For precious metals and commodity investors, why is the movement toward de-dollarization so important?
The global trend toward de-dollarization has been ongoing for over a decade, and it stands to get a massive push forward if the Ukraine Crisis boils over into hot war and, consequently, the United States attempts to remove and exclude Russia from the SWIFT system of international financial settlements.
At TFMR and here at Sprott Money, we’ve written about this global trend of de-dollarization for years. This movement has periodically been a key focus for gold prices and was one of our “three themes” for gold in our 2018 macrocast.
With events accelerating toward open conflict in Ukraine, we should take a few minutes to view this crisis through the lens of de-dollarization. First, here’s an article that we published here at Sprott Money in August of 2018:
From around that same time, check this article that was published on the website of the mainstream U.S. financial network, CNBC:
And here’s one more. This is from the international analyst Jim Rickards, who has also been monitoring these de-dollarization trends for years:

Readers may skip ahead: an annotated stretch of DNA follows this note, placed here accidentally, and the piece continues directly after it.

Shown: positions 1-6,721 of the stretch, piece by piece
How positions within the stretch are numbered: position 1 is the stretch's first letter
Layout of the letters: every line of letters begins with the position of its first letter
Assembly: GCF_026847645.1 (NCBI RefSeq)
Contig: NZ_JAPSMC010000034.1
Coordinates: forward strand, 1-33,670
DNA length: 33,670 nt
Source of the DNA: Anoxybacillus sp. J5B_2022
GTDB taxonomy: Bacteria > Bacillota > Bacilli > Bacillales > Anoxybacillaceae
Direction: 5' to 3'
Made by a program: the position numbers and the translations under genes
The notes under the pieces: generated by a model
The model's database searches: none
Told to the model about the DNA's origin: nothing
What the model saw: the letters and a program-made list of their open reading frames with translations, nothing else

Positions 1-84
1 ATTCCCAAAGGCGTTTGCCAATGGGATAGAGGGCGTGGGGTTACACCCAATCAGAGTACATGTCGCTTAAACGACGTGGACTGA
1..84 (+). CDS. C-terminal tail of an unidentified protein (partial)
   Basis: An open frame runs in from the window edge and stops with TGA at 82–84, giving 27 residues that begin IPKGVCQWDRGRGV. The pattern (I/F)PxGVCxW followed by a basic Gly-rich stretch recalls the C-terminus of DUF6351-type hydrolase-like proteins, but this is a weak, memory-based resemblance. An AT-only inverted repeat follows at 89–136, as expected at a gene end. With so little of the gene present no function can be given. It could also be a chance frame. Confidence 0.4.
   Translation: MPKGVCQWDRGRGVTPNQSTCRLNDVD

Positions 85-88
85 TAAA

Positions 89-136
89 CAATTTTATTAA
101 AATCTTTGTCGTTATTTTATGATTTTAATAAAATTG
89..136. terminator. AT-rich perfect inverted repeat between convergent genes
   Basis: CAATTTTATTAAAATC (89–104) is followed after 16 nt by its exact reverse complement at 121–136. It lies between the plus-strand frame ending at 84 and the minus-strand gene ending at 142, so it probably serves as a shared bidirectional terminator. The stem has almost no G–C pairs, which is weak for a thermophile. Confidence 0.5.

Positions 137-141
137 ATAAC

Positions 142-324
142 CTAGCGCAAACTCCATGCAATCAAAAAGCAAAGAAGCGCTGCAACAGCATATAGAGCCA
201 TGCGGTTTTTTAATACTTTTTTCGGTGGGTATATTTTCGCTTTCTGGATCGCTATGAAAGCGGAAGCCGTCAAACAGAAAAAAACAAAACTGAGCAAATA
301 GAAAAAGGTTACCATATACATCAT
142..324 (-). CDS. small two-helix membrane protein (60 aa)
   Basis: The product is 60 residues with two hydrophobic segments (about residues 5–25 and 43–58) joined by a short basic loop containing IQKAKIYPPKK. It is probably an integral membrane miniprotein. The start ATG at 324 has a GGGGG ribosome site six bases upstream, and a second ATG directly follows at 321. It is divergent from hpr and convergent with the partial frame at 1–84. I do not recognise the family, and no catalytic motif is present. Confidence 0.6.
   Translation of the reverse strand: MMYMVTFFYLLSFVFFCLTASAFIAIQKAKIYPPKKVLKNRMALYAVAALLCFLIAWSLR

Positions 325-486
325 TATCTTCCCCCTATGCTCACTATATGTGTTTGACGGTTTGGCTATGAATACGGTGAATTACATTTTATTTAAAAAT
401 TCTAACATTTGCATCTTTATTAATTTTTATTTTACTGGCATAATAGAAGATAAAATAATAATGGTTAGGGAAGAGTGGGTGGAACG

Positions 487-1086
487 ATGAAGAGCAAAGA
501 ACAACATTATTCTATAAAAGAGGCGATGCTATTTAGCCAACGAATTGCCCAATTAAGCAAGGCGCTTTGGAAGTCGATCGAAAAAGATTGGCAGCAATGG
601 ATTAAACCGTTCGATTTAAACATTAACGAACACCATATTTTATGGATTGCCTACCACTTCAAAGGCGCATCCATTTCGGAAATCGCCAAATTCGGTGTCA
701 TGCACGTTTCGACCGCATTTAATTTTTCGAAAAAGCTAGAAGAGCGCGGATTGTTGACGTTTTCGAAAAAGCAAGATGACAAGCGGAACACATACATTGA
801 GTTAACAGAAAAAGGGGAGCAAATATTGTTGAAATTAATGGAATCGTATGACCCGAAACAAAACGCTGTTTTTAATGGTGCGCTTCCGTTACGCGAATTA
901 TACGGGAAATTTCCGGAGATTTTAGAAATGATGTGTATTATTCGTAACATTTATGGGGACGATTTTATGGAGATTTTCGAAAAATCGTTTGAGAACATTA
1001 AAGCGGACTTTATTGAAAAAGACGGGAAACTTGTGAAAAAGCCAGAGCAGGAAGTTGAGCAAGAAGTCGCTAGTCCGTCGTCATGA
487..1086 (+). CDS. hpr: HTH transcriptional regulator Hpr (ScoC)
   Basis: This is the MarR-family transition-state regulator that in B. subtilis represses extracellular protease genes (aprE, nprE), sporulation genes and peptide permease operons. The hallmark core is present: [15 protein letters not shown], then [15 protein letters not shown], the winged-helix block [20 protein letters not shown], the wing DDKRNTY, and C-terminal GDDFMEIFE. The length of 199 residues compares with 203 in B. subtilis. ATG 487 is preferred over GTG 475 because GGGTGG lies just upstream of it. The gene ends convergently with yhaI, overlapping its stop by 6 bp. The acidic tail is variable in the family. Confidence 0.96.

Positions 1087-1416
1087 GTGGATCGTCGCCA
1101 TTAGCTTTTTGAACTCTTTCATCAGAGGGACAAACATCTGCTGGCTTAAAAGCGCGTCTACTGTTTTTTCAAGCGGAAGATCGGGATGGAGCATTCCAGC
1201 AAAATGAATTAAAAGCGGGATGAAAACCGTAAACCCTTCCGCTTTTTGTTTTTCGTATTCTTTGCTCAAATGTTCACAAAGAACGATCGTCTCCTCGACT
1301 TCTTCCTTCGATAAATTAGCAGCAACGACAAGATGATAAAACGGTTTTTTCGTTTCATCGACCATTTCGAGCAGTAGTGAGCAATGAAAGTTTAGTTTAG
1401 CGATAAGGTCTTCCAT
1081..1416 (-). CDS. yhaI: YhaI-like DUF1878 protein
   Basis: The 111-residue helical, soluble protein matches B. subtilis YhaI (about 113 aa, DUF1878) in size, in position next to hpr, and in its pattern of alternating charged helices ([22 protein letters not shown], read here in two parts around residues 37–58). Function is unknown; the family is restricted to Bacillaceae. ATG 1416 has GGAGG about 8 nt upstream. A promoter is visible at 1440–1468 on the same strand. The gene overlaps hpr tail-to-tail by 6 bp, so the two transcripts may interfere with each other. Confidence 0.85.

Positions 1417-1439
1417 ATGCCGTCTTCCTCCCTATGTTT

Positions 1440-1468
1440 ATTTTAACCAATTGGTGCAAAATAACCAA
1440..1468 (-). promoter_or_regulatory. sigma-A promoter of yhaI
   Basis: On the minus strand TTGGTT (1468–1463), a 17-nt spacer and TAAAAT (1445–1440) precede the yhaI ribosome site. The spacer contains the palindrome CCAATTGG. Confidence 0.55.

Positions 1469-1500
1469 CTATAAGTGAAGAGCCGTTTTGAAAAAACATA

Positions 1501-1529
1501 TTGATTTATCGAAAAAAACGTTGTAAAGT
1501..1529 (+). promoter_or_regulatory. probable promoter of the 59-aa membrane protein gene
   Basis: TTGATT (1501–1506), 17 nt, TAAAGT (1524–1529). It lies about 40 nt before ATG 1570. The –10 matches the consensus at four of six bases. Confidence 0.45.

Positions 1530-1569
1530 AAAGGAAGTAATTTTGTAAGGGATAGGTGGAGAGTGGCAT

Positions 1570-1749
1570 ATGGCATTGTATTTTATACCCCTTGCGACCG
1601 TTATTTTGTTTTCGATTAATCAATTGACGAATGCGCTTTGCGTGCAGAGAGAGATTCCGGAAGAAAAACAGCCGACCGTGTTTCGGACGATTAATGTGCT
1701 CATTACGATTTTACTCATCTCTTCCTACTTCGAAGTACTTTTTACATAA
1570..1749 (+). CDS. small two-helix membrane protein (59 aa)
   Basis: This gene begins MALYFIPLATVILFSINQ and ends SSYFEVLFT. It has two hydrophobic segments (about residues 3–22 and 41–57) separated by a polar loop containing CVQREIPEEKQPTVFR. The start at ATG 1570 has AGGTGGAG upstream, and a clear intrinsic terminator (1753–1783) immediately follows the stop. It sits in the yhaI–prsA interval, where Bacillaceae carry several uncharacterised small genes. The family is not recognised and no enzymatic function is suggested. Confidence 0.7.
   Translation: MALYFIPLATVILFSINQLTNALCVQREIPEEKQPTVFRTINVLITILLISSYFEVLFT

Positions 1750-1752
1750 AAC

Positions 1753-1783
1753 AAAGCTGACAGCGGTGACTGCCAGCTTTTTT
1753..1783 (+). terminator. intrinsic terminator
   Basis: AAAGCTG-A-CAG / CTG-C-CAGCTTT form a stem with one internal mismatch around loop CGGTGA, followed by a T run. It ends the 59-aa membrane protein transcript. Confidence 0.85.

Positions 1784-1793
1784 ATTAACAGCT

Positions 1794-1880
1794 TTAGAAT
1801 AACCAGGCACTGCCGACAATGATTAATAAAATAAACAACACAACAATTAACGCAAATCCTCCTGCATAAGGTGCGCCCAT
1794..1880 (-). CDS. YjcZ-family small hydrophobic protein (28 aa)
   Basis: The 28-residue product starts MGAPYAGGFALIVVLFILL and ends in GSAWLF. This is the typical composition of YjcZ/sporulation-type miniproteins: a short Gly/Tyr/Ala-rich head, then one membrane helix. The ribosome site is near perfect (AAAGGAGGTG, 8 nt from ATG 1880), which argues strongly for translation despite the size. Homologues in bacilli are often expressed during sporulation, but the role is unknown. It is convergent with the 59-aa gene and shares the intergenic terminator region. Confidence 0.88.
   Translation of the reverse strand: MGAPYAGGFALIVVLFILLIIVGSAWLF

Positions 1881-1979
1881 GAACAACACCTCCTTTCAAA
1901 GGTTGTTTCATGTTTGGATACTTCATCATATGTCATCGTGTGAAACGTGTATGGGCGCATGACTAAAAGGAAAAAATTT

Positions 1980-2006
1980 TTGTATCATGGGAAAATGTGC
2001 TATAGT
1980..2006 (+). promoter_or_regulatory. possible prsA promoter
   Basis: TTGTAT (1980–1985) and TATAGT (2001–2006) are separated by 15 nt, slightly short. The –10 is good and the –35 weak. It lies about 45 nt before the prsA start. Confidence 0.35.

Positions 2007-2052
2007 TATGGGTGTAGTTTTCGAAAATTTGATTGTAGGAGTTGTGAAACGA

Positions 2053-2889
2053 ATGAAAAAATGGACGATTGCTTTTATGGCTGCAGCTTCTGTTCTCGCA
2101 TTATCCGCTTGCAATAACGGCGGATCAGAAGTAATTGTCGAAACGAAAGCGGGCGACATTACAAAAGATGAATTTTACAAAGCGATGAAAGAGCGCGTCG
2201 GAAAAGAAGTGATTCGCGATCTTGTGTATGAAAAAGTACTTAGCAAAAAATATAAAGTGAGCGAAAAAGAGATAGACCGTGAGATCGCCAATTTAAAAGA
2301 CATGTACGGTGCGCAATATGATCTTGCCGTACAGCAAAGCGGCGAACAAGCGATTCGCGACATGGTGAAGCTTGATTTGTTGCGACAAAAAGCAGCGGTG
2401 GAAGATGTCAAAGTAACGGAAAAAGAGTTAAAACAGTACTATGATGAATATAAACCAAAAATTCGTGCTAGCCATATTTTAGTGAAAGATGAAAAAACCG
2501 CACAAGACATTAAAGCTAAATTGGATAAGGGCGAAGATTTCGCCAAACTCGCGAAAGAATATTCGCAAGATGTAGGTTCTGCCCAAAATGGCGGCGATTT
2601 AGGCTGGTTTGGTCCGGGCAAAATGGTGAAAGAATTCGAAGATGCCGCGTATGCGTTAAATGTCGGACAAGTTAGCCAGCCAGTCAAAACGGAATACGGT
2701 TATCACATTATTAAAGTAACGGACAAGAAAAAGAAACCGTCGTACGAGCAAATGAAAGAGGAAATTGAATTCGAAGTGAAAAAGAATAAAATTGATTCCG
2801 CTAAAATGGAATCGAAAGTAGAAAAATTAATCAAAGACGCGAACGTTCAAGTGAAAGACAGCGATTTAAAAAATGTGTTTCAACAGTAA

So, why is this an important topic to revisit today? Because in the growing concern over hot war in Ukraine, the United States is once again threatening to exclude Russia from the SWIFT system.
Though recent statements have suggested a Russian exclusion from SWIFT would not be “in the first phase” of sanctions, the possibility definitely exists:
And exclusion from SWIFT has long been a threat that the U.S. and NATO have used to dissuade any new Russian involvement in Ukraine. This podcast from January 2015 is something you should listen to in its entirety, but if you’re short on time, fast forward to the 20:00 mark to hear the preeminent Russia expert, the late Professor Stephen F. Cohen, explain how Russia is likely to react in such a situation:
For precious metals and commodity investors, why is the movement toward de-dollarization so important? Again, remember that the U.S. dollar is the global reserve currency and its use in international settlements creates massive demand for it. If the U.S. decides to use SWIFT as a weapon of sanctions, it only serves to create demand for a separate international payments system…one which is not dollar-based. As competition takes hold, demand for dollars drops. As demand for dollars drops, the value of dollars decreases. See this screenshot from that August 2018 Sprott Money post linked above.
So watch the news closely in the days ahead. First, we should all pray that war fears ease and a peaceful solution is found for the current conflict. However, the movement to sanction the Russian economy may continue regardless, and if that happens, the global trend toward de-dollarization will likely take a giant step forward.